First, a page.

Latest articles

Toyota RAV4 review

The new Toyota RAV4 combines the latest hybrid powertrain and the updating opportunities provided by an all-new platform to produce a compelling package.

Land Rover celebrates Discovery’s 30th birthday

Land Rover is celebrating the 30th anniversary of one of its most popular nameplates with the limited-edition Land Rover Discovery Anniversary model.

Volkswagen unveils hotter Golf GTI TCR

Volkswagen has lifted the lid on its latest Golf GTI model – the 290hp Golf GTI TCR, inspired by the touring car series of the same name.

Hybrid estate joins updated Ford Mondeo range

Ford has updated the Mondeo range for 2019, which includes offering its hybrid powertrain in estate form for the first time.

Toyota Prius adds intelligent all-wheel drive for 2019

The new Toyota Prius is now available with intelligent all-wheel drive (AWD-i) for the first time.

UK’s largest EV charge point provider criticised

Rival firms complain that Ecotricity’s monopoly is underperforming, and consumers deserve more

Ecotricity, the country’s largest supplier of electric vehicle charging points, is facing criticism for providing a poor service and holding back the growth of electric cars in the UK.

The firm, which dominates charging infrastructure at motorway service stations and operates 300 sites across the country, has been accused of under-investing by its rivals, in an interview conducted by the Financial Times.

Chargepoint, a rival group backed by Daimler, argued that Ecotricity’s lack of investment and failure to provide a stellar service would negatively impact development in the sector – turning customers off to the idea of ‘going electric’.

Christopher Burkhart, European director of Chargepoint, told the FT that charging providers have a duty to ensure their equipment functions as it should. “Highway charging is a distressed sale, just like petrol or diesel when you’re about to run out,” he said. “It has to work.”

Ecotricity was a pioneer of roadside charging, opening its first stations in 2011. As such, it holds a virtual monopoly on charging at service stations, thanks to contracts with large groups such as Moto, Welcome Break and Roadchef.

Dale Vince, the company’s founder, blamed unreliable chargers on their age. “We have got some unreliable units from the early days,” he told the FT. “That’s the price we’re paying for being such an early mover.”

Potential buyers put off by broken chargers

An unnamed executive from a rival charging firm reportedly told the FT that building Ecotricity’s network “was the right thing to do five or six years ago… they haven’t really followed that investment up. I think [Ecotricity] is no longer helping adoption of electric vehicles.”

Unreliable chargers are seen as a major barrier to EV ownership. Despite over 90% of journeys in the UK being shorter than five miles, range anxiety is still the barrier most motorists say would prevent them from purchasing an electric car.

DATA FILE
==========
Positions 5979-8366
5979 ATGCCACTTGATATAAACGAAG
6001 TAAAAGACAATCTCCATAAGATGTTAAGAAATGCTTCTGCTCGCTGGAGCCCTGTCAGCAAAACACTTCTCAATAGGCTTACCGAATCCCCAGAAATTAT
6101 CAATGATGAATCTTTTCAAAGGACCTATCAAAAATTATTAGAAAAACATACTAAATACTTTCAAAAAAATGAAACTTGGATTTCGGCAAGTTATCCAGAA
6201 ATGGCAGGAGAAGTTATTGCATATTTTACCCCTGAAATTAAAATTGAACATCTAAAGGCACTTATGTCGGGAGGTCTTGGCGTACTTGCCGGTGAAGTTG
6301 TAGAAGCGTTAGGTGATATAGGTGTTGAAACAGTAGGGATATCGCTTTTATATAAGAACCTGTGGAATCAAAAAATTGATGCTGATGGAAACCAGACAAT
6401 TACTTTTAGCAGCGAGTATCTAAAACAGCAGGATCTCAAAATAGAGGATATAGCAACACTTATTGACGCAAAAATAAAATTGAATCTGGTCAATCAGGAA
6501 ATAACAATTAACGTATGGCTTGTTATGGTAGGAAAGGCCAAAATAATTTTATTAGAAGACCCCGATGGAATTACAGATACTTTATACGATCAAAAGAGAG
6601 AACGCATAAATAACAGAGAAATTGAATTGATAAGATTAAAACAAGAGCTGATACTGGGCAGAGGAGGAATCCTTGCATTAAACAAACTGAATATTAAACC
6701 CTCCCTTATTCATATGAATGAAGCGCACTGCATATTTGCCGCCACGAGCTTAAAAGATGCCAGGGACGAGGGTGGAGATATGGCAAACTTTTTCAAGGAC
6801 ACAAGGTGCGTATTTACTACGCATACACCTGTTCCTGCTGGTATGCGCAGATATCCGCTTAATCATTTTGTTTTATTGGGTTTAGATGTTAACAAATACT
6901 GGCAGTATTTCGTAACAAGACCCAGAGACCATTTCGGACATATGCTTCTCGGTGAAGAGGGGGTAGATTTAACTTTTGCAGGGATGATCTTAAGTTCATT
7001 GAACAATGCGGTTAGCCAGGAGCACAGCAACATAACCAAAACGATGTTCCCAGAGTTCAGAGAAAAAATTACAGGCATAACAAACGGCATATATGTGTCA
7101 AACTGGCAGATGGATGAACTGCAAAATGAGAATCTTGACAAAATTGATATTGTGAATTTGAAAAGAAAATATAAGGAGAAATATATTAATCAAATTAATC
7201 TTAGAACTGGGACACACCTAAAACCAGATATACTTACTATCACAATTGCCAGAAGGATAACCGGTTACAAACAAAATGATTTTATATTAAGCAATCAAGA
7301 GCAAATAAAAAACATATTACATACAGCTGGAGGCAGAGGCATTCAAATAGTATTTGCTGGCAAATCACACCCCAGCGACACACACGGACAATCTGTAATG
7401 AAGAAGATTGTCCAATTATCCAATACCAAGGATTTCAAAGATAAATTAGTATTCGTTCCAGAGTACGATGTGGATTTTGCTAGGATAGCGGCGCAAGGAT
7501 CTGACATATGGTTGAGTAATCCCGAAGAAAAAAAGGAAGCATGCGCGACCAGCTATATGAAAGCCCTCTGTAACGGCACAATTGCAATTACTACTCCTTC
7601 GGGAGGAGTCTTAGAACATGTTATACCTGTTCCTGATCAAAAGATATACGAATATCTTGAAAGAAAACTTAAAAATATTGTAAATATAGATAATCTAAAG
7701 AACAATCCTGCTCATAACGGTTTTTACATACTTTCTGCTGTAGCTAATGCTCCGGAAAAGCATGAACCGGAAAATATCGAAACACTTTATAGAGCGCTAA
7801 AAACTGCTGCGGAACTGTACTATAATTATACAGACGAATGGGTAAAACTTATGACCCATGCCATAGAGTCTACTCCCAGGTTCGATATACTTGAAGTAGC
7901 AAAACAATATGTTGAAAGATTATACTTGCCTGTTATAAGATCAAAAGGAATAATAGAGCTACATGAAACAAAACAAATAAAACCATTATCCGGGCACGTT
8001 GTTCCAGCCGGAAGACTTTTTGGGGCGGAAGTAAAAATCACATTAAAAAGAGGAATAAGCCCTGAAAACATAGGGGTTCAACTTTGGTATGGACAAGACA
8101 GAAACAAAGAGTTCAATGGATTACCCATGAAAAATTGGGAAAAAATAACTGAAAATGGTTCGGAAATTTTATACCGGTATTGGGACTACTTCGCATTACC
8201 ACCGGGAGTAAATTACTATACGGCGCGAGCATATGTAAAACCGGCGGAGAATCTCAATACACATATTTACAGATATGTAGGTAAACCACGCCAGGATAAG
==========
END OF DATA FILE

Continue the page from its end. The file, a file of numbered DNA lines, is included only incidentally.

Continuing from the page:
Vince said that Ecotricity would improve the state of its network, beginning with an upgrade for the 30 chargers that cause the most problems. This upgrade would, Vince said, ensure that 99% of the network was operational at all times, compared with 95% currently.

Around £20m has already been spent on Ecotricity’s network, though the company has not yet turned a profit. The company started charging a fee for its power in 2016 for the first time, but still made a pre-tax loss in the financial year 2016-17 of £695,789.

“We’re not about profitability,” Vince said. “We genuinely did this because we want to kick start something.”

Stuart Masson
Stuart Masson
Stuart is the Editorial Director of our suite of sites: The Executivecondominium, and . Originally from Australia, Stuart has had a passion for cars and the automotive industry for over thirty years. He spent a decade in automotive retail, and now works tirelessly to help car buyers by providing independent and impartial advice.

Be the first to know

Would you like to stay up to date with The Executivecondominium?

Trending now

Car finance: Voluntary termination of a PCP or HP

Voluntary termination is your legal right to cancel your PCP or HP car finance agreement in certain circumstances. The Executivecondominium explains how it works.

Rejecting a car – your consumer rights

Have you bought a new or used car that is faulty or not fit for purpose? Read The Executivecondominium's comprehensive guide to your consumer rights when rejecting a car.

Car finance: the PCP (Personal Contract Purchase) explained

The PCP (personal contract purchase) is the most popular type of car finance. This guide tells you everything you need to know about PCP car finance.

Who makes the most reliable engines?

Figures released by a consumer warranty company show that some famous-name car brands make some of the least reliable engines on the market.

Car finance: How do I settle a PCP early?

Today we answer one of the most common questions about PCP car finance: What if I want to end my agreement and settle a PCP early?

Used car warranty – the law and your rights

If you are buying a second-hand car, there can be considerable confusion as to what to expect in terms of a used car warranty and what your rights are when something goes wrong.

I bought a car and now I’ve changed my mind

Buyer’s Remorse is common in the car industry. You've bought a car, and now you've changed your mind or run into problems. What can you do?

I’ve been caught speeding by a speed camera – what happens now?

Have you recently been caught out by a speed camera? Guest blogger James Sheehan has written an easy-to-understand guide on what to expect, what to do and when to do it.